What is wrong with Brazil? That is the question I asked back in October in this blog. Today’s question for investors should be “Is Brazil getting better?” We at Chevy Chase Trust perceive that at long last, change may be in the making for this South American giant.
In addition to a slow growing economy and an underperforming stock market, per my October blog the Brazilian government implemented some investor-unfriendly policies. Its continued interference with private sector banks is detailed in an article in The Banker: “How will Brazil’s private banks see off multiple challenges?” It seems, though, that President Rousseff is beginning to appreciate there may be a problem and is taking steps to alleviate investor concerns and stimulate economic growth. Notably, President Rousseff held a series of one-on-one meetings with 11 of Brazil’s business leaders. In a Bloomberg News report, Rousseff’s outreach was designed “to reverse a slide in sentiment that’s behind the world’s third-worst stock slump.” In addition to the investor meetings, the administration also increased gasoline prices by 6%, a move that benefits oil companies, such as Petrobras, by improving their profit margins. The sum of these moves may be, as Chevy Chase Trust pointed out in “Brazil’s risk premium is shrinking,” that the Brazilian government is aware of its credibility gap with investors and is working to fix it.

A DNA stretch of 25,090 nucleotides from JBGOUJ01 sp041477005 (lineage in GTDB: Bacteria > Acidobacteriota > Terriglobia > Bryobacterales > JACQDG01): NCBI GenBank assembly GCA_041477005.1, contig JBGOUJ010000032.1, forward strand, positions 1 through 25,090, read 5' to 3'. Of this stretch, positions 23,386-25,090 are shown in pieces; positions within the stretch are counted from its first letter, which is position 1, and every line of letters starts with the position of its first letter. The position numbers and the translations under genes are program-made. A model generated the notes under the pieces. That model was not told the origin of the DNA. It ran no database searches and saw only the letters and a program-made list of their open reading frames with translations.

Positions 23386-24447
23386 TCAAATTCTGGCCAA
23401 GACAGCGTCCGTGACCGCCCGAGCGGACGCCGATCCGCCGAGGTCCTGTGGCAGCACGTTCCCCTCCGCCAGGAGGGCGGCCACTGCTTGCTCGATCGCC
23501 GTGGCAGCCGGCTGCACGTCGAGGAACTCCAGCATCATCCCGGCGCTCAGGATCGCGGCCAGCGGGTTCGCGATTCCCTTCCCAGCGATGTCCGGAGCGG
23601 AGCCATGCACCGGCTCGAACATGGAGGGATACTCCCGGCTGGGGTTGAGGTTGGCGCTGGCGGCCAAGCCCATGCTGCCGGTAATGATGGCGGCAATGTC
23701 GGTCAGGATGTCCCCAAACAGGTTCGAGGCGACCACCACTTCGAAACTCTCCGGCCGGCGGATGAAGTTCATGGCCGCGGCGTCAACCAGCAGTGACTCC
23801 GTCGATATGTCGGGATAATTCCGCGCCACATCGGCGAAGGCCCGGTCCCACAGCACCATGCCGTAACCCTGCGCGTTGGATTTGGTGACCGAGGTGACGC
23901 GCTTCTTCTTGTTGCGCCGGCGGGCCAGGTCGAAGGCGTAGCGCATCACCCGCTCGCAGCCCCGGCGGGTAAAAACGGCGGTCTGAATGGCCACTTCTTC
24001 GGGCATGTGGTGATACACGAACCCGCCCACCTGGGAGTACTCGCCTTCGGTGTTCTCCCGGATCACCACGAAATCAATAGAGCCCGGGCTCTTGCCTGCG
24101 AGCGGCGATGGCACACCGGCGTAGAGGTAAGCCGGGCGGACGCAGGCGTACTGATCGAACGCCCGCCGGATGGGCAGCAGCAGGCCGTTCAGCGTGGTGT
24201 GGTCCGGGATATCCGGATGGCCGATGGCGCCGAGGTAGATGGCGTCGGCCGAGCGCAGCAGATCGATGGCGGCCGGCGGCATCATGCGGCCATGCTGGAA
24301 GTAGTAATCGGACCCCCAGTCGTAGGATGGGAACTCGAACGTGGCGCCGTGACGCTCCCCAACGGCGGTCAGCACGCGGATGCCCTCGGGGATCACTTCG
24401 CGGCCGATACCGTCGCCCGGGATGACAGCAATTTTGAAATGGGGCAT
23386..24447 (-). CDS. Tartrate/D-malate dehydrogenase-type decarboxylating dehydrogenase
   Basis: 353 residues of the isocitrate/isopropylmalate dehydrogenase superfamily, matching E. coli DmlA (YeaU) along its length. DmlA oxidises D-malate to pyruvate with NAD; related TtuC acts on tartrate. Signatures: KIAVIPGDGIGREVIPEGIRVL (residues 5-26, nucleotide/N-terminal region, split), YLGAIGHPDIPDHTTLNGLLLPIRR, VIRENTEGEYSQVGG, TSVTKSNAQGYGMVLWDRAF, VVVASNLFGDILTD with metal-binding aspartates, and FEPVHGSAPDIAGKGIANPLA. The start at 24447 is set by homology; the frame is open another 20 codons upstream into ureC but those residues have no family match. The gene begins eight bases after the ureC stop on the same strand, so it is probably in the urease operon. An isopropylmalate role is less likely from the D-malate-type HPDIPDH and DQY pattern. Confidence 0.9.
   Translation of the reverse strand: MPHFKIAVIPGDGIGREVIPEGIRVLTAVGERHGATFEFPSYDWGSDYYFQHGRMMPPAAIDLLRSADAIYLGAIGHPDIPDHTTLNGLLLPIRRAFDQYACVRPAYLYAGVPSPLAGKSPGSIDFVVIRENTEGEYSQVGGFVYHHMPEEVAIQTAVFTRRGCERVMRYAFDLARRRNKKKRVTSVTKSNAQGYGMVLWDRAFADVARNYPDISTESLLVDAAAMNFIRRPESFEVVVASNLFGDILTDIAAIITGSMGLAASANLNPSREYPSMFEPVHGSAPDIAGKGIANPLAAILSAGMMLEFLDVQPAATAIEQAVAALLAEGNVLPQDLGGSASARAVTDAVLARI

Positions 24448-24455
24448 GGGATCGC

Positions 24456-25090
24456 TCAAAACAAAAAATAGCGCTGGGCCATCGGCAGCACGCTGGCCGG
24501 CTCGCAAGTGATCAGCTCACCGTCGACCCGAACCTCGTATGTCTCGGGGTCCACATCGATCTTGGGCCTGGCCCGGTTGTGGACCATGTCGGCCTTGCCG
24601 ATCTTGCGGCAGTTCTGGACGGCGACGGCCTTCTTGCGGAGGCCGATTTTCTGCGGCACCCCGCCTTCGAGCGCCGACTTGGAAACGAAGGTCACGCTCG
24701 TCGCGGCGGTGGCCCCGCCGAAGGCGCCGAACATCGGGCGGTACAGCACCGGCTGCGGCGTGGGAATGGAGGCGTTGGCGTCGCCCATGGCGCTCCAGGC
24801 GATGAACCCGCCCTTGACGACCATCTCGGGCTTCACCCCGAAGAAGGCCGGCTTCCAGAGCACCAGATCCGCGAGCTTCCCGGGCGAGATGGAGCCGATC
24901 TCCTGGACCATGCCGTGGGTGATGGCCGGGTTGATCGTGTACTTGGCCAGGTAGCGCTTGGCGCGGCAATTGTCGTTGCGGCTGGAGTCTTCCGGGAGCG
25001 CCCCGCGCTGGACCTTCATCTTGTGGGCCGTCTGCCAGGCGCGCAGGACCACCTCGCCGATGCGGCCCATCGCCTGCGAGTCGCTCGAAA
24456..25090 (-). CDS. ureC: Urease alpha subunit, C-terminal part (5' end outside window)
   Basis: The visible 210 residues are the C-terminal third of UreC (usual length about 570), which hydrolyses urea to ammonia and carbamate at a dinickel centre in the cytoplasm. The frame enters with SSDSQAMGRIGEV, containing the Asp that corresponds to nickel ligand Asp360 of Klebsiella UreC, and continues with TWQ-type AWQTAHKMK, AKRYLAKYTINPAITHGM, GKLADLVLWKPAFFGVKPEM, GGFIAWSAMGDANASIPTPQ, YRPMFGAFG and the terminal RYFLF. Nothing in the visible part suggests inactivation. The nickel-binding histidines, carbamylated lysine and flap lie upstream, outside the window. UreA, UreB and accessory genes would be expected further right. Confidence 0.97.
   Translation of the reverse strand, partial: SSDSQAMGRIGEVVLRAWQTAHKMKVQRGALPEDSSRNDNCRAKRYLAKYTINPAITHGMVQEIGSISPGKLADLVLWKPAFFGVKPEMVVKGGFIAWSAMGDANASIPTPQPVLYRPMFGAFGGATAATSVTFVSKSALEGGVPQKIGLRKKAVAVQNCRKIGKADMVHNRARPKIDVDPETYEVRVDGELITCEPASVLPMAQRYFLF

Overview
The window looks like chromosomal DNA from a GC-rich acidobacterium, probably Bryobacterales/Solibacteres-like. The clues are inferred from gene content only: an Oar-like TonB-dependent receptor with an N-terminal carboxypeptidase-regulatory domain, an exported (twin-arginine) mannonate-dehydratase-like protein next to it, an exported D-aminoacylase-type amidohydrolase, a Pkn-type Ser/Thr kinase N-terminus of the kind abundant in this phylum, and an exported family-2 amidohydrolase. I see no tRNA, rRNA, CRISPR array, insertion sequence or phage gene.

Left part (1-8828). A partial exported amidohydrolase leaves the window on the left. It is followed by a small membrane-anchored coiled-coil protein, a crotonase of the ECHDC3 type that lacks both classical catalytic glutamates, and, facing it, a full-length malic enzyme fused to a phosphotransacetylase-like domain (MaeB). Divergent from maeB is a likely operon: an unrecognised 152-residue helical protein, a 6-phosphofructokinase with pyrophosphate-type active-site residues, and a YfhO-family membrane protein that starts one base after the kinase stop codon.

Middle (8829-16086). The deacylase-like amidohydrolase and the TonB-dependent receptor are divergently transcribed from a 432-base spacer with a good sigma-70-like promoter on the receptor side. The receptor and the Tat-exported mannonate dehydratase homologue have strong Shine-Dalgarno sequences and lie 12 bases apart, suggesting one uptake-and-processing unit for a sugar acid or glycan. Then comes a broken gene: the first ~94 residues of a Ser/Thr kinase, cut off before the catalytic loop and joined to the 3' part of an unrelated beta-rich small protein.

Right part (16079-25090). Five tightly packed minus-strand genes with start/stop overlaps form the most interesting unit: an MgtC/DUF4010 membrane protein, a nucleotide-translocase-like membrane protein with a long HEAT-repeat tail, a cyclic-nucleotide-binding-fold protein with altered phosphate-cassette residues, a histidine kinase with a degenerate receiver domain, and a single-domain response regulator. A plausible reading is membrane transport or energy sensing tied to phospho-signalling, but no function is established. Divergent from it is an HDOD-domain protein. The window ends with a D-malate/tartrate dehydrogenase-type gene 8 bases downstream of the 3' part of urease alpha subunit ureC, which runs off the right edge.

So is it an “all-clear” signal for investors to jump in to Brazil? We think not. But Rousseff’s efforts to improve policies is an important, and much-needed, first step for investors.